Dead Souls, Part II

Wierdly, the longer I continue my work towards my MLS, the more I realize that most concepts they we think are new to this century are actually not so new. The Ptolemies, understanding that knowledge is power, held a monopoly on scholarship at the Library of Alexandria. Alexander Pope felt the frustrations of being a successful author by being hounded by his fans and budding writers who wanted his opinions. Laurence Sterne wrote a postmodernist novel that was published in parts between 1759 and 1769.

And, apparently, Nikolai Gogol was doing stunning work breaking the “fourth wall.” Other writers of the period did this, by directly addressing the reader, but in every chapter of Dead Souls, Gogol directly addresses the reader and/or draws the reader’s attention to the fact that he, the narrator, is actively composing the novel. Here’s an example from page 154 of 1996 Yale edition:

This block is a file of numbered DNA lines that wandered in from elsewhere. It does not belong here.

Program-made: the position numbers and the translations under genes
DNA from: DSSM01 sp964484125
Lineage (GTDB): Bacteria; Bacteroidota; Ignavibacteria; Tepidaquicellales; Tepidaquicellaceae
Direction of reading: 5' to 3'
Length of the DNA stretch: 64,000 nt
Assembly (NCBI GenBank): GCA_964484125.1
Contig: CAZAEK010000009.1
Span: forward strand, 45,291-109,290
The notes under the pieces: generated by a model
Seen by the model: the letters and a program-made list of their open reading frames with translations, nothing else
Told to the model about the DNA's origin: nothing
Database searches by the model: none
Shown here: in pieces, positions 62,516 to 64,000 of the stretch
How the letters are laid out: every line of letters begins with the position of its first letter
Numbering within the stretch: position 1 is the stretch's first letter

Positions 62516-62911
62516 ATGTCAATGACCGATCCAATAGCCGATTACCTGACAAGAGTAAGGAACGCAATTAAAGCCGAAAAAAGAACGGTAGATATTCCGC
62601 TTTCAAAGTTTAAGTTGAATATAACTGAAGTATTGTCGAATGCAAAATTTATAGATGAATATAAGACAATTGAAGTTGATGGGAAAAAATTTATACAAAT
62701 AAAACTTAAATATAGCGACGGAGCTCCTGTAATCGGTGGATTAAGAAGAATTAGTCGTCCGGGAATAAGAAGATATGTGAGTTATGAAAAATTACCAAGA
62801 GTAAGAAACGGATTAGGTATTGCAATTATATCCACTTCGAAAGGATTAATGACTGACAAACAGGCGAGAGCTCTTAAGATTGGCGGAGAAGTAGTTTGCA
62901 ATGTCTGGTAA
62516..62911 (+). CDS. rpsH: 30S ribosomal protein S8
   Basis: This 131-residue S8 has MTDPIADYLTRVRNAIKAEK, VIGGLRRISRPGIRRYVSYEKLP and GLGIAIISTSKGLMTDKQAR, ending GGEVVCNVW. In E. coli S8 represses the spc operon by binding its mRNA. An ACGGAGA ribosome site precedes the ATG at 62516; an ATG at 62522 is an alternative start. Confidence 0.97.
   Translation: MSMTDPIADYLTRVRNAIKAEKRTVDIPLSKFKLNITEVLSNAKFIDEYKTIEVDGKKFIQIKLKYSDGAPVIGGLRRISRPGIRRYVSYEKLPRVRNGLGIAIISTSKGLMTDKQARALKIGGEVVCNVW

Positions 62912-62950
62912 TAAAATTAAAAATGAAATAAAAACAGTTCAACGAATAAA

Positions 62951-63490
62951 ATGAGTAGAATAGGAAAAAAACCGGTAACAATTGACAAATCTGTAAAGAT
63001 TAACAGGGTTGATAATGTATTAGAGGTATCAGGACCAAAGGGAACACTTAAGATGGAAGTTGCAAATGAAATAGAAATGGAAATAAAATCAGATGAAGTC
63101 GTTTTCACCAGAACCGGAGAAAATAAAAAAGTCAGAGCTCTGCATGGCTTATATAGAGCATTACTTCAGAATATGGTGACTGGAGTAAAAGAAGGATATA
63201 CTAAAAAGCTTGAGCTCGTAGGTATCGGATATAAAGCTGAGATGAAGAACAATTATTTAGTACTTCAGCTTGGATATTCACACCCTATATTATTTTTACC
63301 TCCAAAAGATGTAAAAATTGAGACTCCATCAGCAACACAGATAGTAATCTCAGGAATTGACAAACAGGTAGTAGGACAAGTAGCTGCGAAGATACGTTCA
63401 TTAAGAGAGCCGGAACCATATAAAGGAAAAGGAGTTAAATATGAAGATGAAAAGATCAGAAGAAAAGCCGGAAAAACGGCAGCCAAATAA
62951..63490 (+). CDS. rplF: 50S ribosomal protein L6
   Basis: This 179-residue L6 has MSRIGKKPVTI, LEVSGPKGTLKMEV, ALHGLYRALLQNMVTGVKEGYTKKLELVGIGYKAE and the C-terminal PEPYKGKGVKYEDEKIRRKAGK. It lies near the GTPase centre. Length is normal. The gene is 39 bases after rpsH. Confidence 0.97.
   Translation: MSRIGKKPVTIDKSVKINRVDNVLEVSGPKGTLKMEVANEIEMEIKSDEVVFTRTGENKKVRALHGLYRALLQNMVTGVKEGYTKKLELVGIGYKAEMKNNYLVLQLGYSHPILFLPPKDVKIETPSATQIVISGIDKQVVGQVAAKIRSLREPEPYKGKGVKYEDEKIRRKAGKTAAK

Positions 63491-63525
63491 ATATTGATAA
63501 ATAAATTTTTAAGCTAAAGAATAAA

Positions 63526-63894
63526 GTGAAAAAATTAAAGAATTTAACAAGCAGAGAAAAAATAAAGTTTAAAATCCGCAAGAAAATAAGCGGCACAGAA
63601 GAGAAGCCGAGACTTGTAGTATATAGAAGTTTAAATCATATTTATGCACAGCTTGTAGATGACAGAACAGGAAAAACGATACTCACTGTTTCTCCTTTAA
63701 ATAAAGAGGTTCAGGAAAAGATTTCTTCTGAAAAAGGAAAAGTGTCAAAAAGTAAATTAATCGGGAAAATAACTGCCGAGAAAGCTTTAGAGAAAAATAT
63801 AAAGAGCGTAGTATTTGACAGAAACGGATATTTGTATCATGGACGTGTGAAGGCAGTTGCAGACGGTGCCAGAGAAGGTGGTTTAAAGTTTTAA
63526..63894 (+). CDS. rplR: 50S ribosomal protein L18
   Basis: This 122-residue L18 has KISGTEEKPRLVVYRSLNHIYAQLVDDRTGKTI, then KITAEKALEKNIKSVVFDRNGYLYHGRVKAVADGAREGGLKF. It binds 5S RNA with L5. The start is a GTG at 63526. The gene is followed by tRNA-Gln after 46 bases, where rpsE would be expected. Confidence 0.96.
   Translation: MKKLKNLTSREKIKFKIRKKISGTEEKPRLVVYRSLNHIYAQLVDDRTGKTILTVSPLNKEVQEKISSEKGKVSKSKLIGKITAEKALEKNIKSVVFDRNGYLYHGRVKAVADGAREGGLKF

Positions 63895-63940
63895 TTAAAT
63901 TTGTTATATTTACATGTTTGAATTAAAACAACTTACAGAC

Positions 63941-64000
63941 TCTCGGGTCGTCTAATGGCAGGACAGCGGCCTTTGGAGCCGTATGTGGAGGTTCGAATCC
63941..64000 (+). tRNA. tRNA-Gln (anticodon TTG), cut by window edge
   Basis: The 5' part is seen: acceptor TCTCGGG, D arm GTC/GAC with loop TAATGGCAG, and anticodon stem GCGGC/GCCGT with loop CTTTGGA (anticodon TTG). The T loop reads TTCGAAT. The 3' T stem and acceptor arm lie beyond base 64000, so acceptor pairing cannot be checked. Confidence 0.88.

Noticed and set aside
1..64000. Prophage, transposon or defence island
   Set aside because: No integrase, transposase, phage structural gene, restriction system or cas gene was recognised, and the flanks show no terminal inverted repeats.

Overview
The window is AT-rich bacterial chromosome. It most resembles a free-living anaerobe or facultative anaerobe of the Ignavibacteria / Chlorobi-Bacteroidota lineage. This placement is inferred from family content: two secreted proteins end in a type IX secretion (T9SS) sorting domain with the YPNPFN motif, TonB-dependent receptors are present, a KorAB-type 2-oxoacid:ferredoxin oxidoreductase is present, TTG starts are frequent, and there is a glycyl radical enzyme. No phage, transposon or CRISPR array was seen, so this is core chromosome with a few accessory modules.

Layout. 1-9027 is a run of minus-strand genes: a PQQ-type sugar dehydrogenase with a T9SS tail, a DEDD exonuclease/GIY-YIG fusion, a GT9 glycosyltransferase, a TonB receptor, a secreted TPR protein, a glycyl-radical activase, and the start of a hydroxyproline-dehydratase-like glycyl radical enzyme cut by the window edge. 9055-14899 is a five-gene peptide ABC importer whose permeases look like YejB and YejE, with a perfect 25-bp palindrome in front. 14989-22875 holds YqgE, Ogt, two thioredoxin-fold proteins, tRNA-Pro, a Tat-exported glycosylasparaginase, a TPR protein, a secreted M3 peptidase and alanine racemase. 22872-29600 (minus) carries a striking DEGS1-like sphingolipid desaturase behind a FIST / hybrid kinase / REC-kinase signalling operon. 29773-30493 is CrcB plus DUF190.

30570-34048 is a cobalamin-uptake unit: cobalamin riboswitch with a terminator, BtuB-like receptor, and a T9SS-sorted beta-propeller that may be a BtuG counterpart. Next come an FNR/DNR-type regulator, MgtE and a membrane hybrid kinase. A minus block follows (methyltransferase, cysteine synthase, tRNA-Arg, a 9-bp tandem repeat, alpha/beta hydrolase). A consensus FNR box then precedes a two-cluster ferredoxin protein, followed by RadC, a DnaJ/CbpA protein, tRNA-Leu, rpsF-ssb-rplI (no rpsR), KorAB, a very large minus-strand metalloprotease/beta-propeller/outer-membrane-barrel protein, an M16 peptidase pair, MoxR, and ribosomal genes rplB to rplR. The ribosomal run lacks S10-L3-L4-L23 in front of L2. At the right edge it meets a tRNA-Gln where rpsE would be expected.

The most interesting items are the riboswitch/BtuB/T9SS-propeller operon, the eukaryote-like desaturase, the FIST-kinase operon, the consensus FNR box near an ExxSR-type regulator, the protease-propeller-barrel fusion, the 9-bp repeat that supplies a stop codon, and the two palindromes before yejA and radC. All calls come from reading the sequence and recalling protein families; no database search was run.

The ladies of the town of N— were…no, I simply can’t do it, I really do feel a certain timidity. The most remarkable thing about the ladies of the town of N— was…Why, it’s actually odd, my quill absolutely refuses to rise, just as if it were loaded with lead or something.

It almost feels like you’re in the room with him as he writes this novel. And this book was published in 1842, long before postmodernism got going or plays got experimental. And you certainly don’t see this kind of writing, the “Dear reader” writing, much anymore. (It’s kind of strange that I like this kind of playing around with literature, and I don’t much care for Mark Danielewski’s experiments. (See previous post.))

I’ve encountered a lot of narrators, and only a few of them stand out in my mind as attempting to draw the reader into the story as much. The other that sticks out is the narrator of Gulliver’s Travels, a snarky narrator who like to point out Gulliver’s cluelessness or his Eurocentrism.

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